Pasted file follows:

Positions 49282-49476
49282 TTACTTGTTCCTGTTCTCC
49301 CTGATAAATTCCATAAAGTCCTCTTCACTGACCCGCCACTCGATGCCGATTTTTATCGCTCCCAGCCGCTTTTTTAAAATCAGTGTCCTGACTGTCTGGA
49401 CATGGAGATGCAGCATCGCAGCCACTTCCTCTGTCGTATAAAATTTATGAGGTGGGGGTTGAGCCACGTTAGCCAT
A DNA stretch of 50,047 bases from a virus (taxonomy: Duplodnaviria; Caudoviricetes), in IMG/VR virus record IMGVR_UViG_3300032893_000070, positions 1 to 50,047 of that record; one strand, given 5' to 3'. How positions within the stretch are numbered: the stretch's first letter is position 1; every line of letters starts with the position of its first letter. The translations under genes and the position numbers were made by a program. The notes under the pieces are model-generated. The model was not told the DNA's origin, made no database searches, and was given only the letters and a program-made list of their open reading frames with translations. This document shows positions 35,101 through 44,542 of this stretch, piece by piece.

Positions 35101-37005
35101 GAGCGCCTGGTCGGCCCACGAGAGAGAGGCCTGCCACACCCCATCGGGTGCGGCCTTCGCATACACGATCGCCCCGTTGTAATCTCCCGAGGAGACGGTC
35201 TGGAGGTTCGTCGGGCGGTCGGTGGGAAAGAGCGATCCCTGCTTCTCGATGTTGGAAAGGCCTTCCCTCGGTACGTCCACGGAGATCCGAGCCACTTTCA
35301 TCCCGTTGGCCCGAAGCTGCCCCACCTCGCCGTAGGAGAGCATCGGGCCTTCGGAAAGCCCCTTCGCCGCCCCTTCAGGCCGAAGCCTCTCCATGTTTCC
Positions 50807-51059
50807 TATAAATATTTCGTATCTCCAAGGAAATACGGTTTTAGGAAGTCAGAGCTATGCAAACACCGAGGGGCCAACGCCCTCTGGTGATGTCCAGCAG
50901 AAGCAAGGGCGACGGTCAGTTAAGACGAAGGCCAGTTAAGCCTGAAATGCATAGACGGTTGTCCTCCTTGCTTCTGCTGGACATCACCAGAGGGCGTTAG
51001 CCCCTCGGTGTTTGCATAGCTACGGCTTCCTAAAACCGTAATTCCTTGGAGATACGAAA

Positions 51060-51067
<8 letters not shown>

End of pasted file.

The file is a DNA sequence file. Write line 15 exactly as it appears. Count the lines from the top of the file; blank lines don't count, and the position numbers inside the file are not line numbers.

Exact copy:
<8 letters not shown>